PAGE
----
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Should All Condominium Associations be FHA Certified?

» Posted September 7, 2017Articles

An FHA loan is a mortgage insured by the Federal Housing Administration (FHA), which is an agency within the U.S. Department of Housing and Urban Development. Borrowers with FHA loans pay for mortgage insurance, which protects the lender from a loss if the borrower defaults on the loan. Because of that mortgage insurance, lenders tend to offer FHA loans at attractive interest rates and more flexible qualification requirements. This may include lower credit scores and smaller down payments.

A borrower may not use an FHA-insured mortgage to purchase a condominium unit unless the condominium association has been certified by FHA and the association is in full compliance with all FHA program requirements at the time of purchase. The certification is good for two years. 

FHA certification is not mandatory for condominium associations. Associations tend to go through the certification process so that there is a larger pool of potential homebuyers, which theoretically increases the value and marketability of units. Further, FHA will only insure mortgages used to purchase a primary residence. As a result, a board can potentially increase the number of owner-occupied homes by certifying the association. In theory, being FHA certified is a signal to all potential buyers that the association is in good financial health, even if the buyer will not be using an FHA-insured loan.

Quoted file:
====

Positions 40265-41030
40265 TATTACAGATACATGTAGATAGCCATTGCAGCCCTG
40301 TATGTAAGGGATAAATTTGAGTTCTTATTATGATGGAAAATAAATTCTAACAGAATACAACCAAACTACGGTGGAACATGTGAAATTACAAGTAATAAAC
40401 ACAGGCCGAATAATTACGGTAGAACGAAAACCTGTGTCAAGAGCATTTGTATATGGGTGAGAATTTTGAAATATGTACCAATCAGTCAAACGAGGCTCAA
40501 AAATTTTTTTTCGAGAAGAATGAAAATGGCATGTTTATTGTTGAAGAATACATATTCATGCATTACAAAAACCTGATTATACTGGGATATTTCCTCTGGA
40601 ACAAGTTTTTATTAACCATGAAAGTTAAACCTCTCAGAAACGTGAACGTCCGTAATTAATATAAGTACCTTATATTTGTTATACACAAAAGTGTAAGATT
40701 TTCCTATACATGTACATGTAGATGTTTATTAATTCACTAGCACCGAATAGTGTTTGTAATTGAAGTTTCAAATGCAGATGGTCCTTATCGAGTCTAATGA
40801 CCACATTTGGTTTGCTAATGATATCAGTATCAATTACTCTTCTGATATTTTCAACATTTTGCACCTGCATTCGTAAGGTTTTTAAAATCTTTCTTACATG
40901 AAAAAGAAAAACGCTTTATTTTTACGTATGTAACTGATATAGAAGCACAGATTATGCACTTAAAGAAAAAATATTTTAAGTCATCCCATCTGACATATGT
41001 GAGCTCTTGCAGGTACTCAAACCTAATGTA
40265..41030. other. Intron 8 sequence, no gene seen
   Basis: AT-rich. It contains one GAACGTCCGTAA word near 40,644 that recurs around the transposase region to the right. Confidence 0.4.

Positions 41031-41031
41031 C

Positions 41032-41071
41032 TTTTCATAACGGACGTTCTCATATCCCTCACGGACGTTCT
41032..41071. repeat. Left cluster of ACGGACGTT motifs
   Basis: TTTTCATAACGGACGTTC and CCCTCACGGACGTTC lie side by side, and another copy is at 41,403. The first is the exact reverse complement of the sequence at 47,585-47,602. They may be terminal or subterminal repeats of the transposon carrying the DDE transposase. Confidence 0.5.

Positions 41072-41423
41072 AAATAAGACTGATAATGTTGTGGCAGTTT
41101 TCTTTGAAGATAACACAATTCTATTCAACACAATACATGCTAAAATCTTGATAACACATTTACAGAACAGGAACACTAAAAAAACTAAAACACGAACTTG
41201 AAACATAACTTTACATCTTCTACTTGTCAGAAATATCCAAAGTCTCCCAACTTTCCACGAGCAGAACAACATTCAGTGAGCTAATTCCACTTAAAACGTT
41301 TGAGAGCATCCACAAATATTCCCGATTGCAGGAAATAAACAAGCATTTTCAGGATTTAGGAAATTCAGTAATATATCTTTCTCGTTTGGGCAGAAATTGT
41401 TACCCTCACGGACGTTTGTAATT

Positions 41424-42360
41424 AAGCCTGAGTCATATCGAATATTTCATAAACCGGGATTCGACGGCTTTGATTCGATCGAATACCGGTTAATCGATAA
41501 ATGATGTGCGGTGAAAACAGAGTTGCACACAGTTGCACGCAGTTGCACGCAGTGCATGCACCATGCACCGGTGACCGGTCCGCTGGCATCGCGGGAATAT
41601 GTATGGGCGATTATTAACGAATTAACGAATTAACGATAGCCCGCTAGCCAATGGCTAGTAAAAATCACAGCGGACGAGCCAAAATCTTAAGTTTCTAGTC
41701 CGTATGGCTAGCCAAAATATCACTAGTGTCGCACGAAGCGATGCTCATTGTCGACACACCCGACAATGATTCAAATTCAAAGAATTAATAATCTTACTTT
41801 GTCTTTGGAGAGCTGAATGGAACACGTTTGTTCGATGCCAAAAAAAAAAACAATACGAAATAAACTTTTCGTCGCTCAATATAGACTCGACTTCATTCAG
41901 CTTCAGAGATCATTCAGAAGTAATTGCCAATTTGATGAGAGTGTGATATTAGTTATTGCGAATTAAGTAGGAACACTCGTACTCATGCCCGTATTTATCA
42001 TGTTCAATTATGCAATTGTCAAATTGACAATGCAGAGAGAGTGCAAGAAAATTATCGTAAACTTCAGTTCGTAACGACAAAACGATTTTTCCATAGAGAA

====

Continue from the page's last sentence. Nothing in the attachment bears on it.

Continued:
There is a notion that less qualified buyers may enter the community. FHA publishes materials indicating that their insured loans are rarely subject to default. This may be true, however, there is a reality that FHA-insured mortgage lenders are able to loan to people that don’t necessarily have a great history of paying their debts because of the assurances afforded by the mandatory mortgage insurance. It is truly difficult to know whether the idea of less-qualified buyers coming to the community is well-founded or not. 

The real downside to approval has more to do with the time and expense involved. Most associations, particularly for initial certifications, use a “shepherd” of sorts to go through the process, which may be an attorney or a company that provides these specific services. These services are not free. And, even with professional assistance, the process can be cumbersome, particularly if it is the first time or records from the previous certification process have not been organized in an easily accessible manner.